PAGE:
G. Tropeau, “Sur un astrologue mentionné dans le Fihrist,” Arabica 16, 1969, p. 90; 39, 1992, pp. 118-19.

A. A. Vasiliev, Byzance et les Arabes, 3 vols., Brussels, 1935-50, II, pp. 295-96.

H. H. Wellisch, “The First Arab Bibliography: Fihrist al-ʿulum,” University of Illinois at Champaign Graduate School of Library and Information Science, Occasional Papers 175, 1986.

F. W. Zimmermann, “On the Supposed Shorter Version of Ibn an Nadīm’s Fihrist and its Date,” Der Islam 53, 1976, pp. 267-73 (disproved the hypothesis put forward by H. Ritter and J. Fück that al-Fehrest has a shorter earlier version).




The Fehrest gives ample testimony to the knowledge of pre-Islamic Persia and its literature in classical Islamic civilization, but unfortunately only a minute sample of the numerous Persian books listed by Ebn al-Nadīm is extant.

In the chapter on languages and scripts the author quotes, among other things, a passage from Ebn al-Moqaffaʿ (q.v.) about the languages of the Persians (Ebn al-Nadīm, ed. Tajaddod, p. 15; all subsequent textual references are to this edition), followed by a description of their various styles of script, some of them illustrated by tables, unfortunately hopelessly corrupt in the existing editions (pp. 15-16). Ebn al-Moqaffaʿ is apparently also the source for an accurate description of the Middle Persian system of ideograms (p. 17), illustrated by the Pahlavi spellings BSLYʾ (for gōšt, “meat”) and LḤMʾ (for nān, “bread”). The same chapter contains descriptions of Manichaean (p. 19) and Sogdian (p. 20) scripts, both illustrated by their alphabets.

In the chapter on scribes and bureaucrats there is a biography of Ebn al-Moqaffaʿ and a list of the Persian books that he translated into Arabic, among them Ḵoḏāy-nāma, Āʾīn-nāma (q.v.), Ketāb Mazdak, Ketāb al-tāj fī sīrat Anūšerwān (p. 132). This is followed by a shorter entry on Abān Lāḥeqī, and the books that he translated into Arabic rhymed couplets, among them Kalīla wa Demna, Sīrat Ardašīr, Sīrat Anūšerwān, Belawhar wa-Būḏāsaf (see BARLAAM AND IOSAPH). The author returns to Abān Lāḥeqī in the chapter on poetry (p. 186), adding to the previous list of translations the titles Ketāb Sendbāḏ and Ketāb Mazdak.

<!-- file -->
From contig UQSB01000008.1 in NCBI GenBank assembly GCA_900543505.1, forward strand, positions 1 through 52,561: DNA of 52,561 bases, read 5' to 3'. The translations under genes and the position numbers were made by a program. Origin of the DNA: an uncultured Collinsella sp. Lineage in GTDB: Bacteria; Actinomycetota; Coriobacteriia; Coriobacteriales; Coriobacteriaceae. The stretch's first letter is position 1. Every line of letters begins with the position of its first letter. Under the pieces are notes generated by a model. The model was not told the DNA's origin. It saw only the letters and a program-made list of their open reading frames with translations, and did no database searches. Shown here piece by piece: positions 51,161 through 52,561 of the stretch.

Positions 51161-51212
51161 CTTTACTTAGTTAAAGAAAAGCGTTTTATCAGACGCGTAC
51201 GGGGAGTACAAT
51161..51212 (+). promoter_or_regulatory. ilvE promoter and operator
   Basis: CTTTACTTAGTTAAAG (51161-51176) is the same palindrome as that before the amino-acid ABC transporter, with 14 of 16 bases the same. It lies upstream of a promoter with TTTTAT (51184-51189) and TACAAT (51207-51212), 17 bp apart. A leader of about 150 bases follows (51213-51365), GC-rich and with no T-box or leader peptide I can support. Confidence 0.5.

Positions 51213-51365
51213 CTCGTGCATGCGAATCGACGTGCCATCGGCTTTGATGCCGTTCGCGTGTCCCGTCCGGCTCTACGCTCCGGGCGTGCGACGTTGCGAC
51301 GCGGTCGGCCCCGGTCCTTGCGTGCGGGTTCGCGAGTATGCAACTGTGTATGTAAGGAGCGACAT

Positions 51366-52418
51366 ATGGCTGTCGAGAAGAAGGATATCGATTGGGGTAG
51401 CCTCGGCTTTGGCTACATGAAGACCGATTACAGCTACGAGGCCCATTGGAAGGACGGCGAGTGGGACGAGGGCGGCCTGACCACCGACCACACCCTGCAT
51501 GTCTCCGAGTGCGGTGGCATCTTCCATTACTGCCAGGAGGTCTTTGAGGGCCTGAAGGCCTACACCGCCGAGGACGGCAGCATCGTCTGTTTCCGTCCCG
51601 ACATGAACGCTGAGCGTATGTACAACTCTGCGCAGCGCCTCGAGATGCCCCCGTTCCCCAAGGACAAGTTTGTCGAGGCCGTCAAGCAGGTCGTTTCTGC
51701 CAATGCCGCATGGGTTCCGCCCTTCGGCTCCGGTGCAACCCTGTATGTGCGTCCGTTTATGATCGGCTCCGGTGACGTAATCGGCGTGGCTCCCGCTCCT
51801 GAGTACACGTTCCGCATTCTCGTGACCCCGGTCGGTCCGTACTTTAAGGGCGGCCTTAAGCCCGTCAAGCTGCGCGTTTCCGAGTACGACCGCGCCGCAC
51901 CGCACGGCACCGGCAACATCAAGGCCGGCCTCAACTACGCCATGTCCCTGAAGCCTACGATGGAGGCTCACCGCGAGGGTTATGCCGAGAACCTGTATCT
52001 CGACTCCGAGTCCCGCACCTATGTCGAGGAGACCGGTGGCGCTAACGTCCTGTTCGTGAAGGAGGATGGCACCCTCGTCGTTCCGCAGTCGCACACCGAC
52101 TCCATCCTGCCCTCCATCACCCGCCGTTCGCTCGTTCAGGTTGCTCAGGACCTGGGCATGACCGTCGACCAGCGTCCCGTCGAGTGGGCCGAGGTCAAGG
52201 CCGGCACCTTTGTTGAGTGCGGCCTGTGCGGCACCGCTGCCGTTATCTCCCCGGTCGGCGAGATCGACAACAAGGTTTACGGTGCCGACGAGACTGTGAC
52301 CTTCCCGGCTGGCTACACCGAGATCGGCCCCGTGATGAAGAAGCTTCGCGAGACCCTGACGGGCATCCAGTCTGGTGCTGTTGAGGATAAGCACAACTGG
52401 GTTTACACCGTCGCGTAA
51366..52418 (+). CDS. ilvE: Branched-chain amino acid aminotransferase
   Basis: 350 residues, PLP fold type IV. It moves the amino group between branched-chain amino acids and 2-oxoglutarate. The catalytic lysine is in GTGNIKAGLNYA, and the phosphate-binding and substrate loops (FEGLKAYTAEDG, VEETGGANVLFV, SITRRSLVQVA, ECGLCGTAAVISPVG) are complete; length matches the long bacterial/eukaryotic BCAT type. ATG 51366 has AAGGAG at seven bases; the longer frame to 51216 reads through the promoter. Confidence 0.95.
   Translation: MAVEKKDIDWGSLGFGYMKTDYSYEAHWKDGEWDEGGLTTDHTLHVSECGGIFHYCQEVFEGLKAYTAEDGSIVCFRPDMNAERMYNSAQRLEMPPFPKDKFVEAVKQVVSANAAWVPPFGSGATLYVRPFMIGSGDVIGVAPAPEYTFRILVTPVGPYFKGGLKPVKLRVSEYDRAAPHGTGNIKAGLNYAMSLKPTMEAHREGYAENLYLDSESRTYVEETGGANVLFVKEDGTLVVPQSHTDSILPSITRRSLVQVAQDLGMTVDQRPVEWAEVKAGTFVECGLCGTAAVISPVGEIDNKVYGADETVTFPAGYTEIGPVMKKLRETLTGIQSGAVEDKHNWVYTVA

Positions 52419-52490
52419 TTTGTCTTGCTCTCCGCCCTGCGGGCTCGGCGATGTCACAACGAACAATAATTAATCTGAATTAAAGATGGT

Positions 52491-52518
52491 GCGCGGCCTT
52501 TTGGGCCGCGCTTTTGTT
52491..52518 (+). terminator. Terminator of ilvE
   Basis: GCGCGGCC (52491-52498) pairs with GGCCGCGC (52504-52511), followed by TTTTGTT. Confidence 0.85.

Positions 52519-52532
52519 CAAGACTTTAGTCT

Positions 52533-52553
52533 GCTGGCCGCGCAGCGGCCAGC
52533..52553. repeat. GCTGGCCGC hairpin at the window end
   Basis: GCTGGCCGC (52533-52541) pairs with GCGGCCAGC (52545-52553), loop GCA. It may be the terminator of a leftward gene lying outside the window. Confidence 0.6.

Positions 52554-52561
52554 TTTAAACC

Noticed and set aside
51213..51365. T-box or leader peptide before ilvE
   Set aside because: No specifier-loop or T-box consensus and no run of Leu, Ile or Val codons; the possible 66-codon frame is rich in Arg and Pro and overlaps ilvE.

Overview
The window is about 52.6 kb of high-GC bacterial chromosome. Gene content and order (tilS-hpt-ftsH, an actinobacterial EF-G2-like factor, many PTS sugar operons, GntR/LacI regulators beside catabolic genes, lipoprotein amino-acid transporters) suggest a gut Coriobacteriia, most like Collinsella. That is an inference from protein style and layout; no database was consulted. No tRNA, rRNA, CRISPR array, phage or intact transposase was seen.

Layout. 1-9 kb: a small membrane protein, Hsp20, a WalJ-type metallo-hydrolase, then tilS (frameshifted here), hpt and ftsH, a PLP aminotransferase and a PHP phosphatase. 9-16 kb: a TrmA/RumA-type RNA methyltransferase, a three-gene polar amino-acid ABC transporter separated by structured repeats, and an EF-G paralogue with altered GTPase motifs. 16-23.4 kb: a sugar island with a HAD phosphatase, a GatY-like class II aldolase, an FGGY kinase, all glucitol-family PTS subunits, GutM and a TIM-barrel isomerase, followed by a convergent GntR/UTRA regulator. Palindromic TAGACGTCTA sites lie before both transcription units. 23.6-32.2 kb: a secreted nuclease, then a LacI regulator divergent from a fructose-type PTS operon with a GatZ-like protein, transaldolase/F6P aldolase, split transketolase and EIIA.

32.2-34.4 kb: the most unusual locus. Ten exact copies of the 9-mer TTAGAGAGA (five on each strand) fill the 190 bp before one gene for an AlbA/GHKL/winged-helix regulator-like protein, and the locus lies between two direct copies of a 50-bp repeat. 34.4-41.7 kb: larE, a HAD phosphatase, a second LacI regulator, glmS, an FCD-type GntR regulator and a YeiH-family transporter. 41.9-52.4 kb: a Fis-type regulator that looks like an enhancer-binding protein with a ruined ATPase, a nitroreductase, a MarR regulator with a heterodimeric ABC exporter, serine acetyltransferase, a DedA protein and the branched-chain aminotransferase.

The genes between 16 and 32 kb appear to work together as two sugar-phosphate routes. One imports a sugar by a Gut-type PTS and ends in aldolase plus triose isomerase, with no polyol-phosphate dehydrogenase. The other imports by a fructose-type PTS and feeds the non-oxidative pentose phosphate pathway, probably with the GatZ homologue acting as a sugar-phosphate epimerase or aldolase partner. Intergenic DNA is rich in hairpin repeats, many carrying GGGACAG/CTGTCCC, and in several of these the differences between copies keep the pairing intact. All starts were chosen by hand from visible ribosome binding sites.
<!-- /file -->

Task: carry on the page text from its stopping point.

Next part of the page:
At the beginning of the chapter on philosophy Ebn al-Nadīm gives, mainly from Abū Sahl b. Nawbaḵt and Abū Maʿšār Balḵī (qq.v.), a for the most part legendary account of the scientific knowledge of the ancient Persians and of how some primeval Persian writings on occult matters had recently been unearthed in Isfahan (pp. 299-302). This is followed by a somewhat more factual account of Persian translations of Greek books made during the Sasanian period and of how some of the books on logic and medicine which had formerly been translated into Persian were later rendered from Persian into Arabic by Ebn al-Moqaffaʿ “and others” (pp. 302-3). A few pages later (p. 305) there is a long list of those who translated from Persian to Arabic, but with few details of titles. Some books translated from Persian, or from “Indian” via Persian, are mentioned at the end of the chapter on medicine (p. 360).